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CPP Pension User: 3 Reasons to NOT Take Your CPP at Age 65

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Is there an upside to not wait until 65 to start your Canada Pension Plan (CPP)? The pension pegs the standard age to start payments at 65. A report by the Canadian Institute of Actuaries suggests that Canadians should consider delaying payments.

The delay option improves financial outcomes and provides greater retirement income security. However, your CPP reduces by 36% permanently if you voluntarily elect to claim the pension when it becomes available at 60. Nevertheless, passing up on a larger payment makes financial sense to other pensioners.

1. Need an income stream sooner

The need for money sooner is often the primary reason for most CPP users. It could be due to unexpected job layoffs and difficulty obtaining work. Thus, it becomes extremely necessary to have an income stream to cover financial needs. Others would use the CPP to pay off high-interest debts rather than wait. More so, by the time you reach 65, the Old Age Security (OAS) kicks in to make it two guaranteed incomes for life instead of one.

2. Health consideration

Transitioning to the retirement phase is always a mystery, because no one knows how long they’ll have financial needs. Some CPP users start payments late to mitigate longevity risks. However, a person with poor health or who expects a shortened life expectancy will not think twice about taking CPP.

If poor health is the issue, consider applying for a CPP disability pension instead. Assuming an application is approved, the retirement pension is higher and converts into a full retirement pension at age 65.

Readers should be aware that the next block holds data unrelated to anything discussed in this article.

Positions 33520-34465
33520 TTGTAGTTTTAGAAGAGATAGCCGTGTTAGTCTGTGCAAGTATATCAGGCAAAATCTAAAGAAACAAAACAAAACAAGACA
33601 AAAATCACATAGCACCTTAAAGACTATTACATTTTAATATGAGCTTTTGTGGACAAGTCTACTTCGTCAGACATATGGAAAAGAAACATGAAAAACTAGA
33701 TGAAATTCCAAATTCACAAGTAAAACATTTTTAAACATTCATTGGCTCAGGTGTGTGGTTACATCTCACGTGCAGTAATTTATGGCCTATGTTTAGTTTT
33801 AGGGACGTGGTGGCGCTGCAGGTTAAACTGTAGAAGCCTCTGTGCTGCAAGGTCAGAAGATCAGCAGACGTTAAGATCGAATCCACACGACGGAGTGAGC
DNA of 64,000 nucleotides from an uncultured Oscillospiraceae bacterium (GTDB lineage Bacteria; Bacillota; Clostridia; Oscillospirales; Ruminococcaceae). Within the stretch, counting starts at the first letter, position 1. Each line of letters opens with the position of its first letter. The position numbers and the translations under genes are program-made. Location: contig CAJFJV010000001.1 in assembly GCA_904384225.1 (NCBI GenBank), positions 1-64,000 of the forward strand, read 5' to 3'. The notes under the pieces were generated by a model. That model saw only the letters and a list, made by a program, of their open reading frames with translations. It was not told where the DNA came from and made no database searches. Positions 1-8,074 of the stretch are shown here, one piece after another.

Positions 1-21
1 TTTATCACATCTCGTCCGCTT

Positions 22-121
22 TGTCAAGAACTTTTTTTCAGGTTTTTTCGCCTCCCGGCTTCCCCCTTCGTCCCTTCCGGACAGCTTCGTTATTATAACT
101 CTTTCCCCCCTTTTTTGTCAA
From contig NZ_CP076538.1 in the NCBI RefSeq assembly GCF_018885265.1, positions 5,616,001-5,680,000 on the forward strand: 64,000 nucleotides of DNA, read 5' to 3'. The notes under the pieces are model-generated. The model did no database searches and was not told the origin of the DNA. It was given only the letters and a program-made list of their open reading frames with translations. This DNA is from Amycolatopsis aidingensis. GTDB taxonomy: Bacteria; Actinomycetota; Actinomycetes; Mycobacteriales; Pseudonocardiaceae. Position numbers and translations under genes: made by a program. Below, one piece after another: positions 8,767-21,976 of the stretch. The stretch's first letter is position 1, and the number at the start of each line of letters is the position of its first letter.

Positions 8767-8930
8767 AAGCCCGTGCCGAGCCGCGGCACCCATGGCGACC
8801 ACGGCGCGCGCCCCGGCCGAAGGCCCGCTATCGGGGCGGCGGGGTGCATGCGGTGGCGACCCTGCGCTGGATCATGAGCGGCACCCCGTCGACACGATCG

3. Maintain active lifestyles

Did you leave employment to start a business in your 50s? The early option could mean users went into self-employment and have zero CPP contributions between 55 and 60. Also, some users would rather maintain active lifestyles while they’re young, able, and full of energy. They also plan to spend less when they get older. Thus, an extra CPP income would be helpful in the early years of retirement.

High investment return

CPP users who have long been using their Tax-Free Savings Account (TFSA) or Registered Retirement Savings Plan (RRSP) to the hilt have the confidence to retire early. For instance, holding Pembina Pipeline (TSX:PPL)(NYSE:PBA) shares in a TFSA or RRSP can provide a higher rate of investment return.

The energy stock pays a juicy 7.09% dividend today. Any amount of investment will double in 10.15 years. Over the last 20 years, Pembina has returned an impressive 616.77% (10.34% CAGR). So far, in 2021, investors are up 22.73% year to date. Analysts forecast the stock to climb to $42 in the next 12 months when oil prices rebound.

North America’s energy industry needs Pembina’s full spectrum of midstream and marketing services. The $19.95 billion pipeline giant’s competitive advantages are the following: integrated assets, commercial operations, and hydrocarbon value chain.

Pembina owns an efficient pipeline network and is a leader in the Canadian oil sands region. Since contracts in conventional pipelines are fee-based, cash flows are visible and stable. For the full year 2021, management expects to generate 90-95% of EBITDA from its long-term contracts.

Available when you retire

The early CPP option could favour some users and turn off others. However, regardless of the take-up decision, the pension will be available when you retire.

Speaking of three reasons not to take your CPP at age 65...

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This article represents the opinion of the writer, who may disagree with the “official” recommendation position of a Motley Fool premium service or advisor. We’re Motley! Questioning an investing thesis — even one of our own — helps us all think critically about investing and make decisions that help us become smarter, happier, and richer, so we sometimes publish articles that may not be in line with recommendations, rankings or other content.

Fool contributor Christopher Liew has no position in any of the stocks mentioned. The Motley Fool recommends PEMBINA PIPELINE CORPORATION.

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